Royal Botanic Garden

Edinburgh, United Kingdom

The Royal Botanic Garden Edinburgh (RBGE) is a scientific centre for the study of plants, their diversity and conservation, as well as a popular tourist attraction. Originally founded in 1670 as a physic garden to grow medicinal plants, today it occupies four sites across Scotland — Edinburgh, Dawyck, Logan and Benmore — each with its own specialist collection. The RBGE's living collection consists of more than 13,302 plant species, whilst the herbarium contains in excess of 3 million preserved specimens.

The Edinburgh botanic garden was founded in 1670 at St. Anne's Yard, near Holyrood Palace, by Dr. Robert Sibbald and Dr. Andrew Balfour. It is the second oldest botanic garden in Britain after Oxford's. The plant collection used as the basis of the garden was the private collection of Sir Patrick Murray, 2nd Lord Elibank, moved from his home at Livingston Peel in 1672 following his death in September 1671. This site proved too small, and in 1676 grounds belonging to Trinity Hospital were leased by Balfour from the City Council: this second garden was sited just to the east of the Nor Loch, down from the High Street. The site was subsequently occupied by tracks of the North British Railway, and a plaque at platform 11 of the Waverley railway station marks its location.

In 1763, the garden's collections were moved away from the city's pollution to a larger 'Physick Garden' on the west side of Leith Walk. In the early 1820s under the direction of the botanist Daniel Ellis and several others, the garden moved west to its present location as the 'New Botanic Garden' adjacent to Inverleith Row, and the Leith Walk site was built over as Gayfield Square and surrounding development. The Temperate Palm House, which remains the tallest in Britain to the present day, was built in 1858. A small section of the Leith Walk garden and planting still exists in the gardens in Hopetoun Crescent.

In 1877 the City acquired Inverleith House from the Fettes Trust and added it to the existing gardens, opening the remodelled grounds to the public in 1881. The botanic garden at Benmore became the first Regional Garden of the RBGE in 1929. It was followed by the gardens at Logan and Dawyck in 1969 and 1978.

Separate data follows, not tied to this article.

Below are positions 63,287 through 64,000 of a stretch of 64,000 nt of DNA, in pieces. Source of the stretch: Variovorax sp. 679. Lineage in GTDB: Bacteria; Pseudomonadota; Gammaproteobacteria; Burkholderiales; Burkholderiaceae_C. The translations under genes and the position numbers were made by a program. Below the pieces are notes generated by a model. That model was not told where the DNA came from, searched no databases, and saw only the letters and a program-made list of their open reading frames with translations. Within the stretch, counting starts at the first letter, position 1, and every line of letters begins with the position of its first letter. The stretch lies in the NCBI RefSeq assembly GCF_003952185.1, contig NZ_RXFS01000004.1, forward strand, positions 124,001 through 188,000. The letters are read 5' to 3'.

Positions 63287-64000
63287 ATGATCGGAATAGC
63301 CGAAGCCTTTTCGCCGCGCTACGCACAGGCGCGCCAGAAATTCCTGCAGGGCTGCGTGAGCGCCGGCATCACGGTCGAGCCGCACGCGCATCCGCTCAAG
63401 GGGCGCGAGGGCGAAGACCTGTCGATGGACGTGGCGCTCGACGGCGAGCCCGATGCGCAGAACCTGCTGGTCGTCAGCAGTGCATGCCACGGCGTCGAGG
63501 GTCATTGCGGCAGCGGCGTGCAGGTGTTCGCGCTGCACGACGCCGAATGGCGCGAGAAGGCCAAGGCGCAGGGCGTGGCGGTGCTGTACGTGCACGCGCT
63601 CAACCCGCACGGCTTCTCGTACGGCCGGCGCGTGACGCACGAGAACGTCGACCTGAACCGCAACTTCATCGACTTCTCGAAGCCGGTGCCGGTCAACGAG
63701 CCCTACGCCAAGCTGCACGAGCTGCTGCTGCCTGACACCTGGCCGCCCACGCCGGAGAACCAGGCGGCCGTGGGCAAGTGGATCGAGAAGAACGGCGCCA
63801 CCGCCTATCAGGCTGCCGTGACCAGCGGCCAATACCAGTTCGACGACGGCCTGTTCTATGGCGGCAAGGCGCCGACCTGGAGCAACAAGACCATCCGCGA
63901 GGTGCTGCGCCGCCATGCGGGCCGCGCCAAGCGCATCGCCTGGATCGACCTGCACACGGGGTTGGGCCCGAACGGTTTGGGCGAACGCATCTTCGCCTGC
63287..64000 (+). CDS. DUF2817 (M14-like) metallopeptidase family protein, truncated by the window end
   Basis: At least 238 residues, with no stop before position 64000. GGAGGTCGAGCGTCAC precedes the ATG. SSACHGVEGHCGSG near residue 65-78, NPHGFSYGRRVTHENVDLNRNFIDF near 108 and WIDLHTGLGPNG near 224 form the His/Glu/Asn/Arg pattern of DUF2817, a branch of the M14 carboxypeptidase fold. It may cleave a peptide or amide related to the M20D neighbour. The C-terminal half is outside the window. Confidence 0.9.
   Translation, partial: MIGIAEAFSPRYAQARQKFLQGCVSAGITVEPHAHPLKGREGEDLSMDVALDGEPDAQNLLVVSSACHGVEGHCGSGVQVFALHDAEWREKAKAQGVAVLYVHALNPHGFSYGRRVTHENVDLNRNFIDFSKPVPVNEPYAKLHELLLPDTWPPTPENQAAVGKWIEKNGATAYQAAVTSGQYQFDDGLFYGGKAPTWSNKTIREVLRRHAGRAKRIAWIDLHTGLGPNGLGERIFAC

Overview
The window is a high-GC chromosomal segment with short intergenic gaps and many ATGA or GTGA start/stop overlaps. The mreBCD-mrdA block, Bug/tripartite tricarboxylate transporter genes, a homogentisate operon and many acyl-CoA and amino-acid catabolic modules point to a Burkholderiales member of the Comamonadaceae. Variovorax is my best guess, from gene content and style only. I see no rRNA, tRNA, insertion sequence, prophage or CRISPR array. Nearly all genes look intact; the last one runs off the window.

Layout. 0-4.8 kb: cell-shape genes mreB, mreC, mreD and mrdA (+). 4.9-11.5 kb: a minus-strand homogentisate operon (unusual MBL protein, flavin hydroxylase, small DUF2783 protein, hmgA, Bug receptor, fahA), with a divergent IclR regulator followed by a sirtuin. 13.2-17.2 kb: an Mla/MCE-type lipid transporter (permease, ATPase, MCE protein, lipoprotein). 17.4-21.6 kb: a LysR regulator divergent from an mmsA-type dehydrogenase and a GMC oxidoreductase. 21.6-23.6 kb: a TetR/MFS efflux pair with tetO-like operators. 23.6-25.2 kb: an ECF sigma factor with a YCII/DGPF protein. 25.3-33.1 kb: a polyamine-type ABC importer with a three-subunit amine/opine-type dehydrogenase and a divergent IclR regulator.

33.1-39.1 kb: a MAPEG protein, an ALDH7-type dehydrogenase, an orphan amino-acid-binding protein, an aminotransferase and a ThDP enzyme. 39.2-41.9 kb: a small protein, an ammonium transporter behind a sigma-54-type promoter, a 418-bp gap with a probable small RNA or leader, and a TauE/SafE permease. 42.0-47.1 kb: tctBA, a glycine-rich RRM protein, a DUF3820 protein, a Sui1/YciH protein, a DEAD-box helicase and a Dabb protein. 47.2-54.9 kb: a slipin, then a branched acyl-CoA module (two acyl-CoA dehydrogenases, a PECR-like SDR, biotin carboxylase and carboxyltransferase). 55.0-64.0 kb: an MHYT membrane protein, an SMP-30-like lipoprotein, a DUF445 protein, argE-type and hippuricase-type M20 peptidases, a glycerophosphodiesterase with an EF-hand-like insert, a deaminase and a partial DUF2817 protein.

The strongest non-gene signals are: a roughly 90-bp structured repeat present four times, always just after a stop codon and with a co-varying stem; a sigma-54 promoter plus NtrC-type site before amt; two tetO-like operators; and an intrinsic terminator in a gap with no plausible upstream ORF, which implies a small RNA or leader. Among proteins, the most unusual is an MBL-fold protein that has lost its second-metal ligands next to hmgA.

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Founded: 1670/1820
Category: Miscellaneous historic sites in United Kingdom

Rating

4.7/5 (based on Google user reviews)

User Reviews

Liam Mclaughlin (2 years ago)
***Note - This review only covers their Winter Garden Light Show *** This was a great family outing for Mid December (though make sure to wrap up warm as it's all outdoors). The presentation was great, all the lighting features were set up to make the most of the gardens plant life and features. Took some pretty nice photos. Also half way round they had a epic Santa, took his Xmas cheer job seriously. Kids were mesmerized. Well worth the entry fee.
Dharmesh Parmar (2 years ago)
Beautiful place with lots and lots of different types of plants and trees. There is a waterfall as well and the water flows in between the garden. I especially enjoyed my time in the cafe in the garden which was very peaceful and quiet. You will find description at each place. No entry fees for anyone. It's a photographic place.
tony montana (2 years ago)
If you love plants, you will love Botanic Garden at Edinburgh. Amount of unique plant ☘️ is staggering, you could spend entire day wandering around and try to hunt new species. Depending on time of year could be more or less spectacular ,but always equally amazing. If you love heat , visit Large greenhouse area ( which is paid) to enjoy tropical plants and usually one or another is blooming so always something new is ready to unfold it's beauty. Coffee ☕ available on site in multiple areas. This is one of iconic places which should be visited multiple times to truly appreciate its beauty.
David Weatherley (2 years ago)
Large, beautifully kept gardens with excellent labelling of plants and explanations. The best way to get there is a 23 bus which stops outside the East Gate. The gardens are free to enter; the glasshouses which are charged for are closed for an extended renovation. It is worth paying £1 for a map at the entrance - a helpful man circled the main places to see at this time of year, some of which we would have missed, such as the Alpine house tucked away behind the area under renovation. There is a great view of the city centre from the hill above the Chinese garden.
Katie Paterson (2 years ago)
Gorgeous gardens. Free entry. Always have a wonderful time here! They have lots of different beautiful plants and areas to wander around and see. There’s a couple of ponds, a huge waterfall, rock gardens and a herb/vegetable garden section. Lovely way to spend a couple of hours & it’s nice being able to visit at various points throughout the year to see how it changes.
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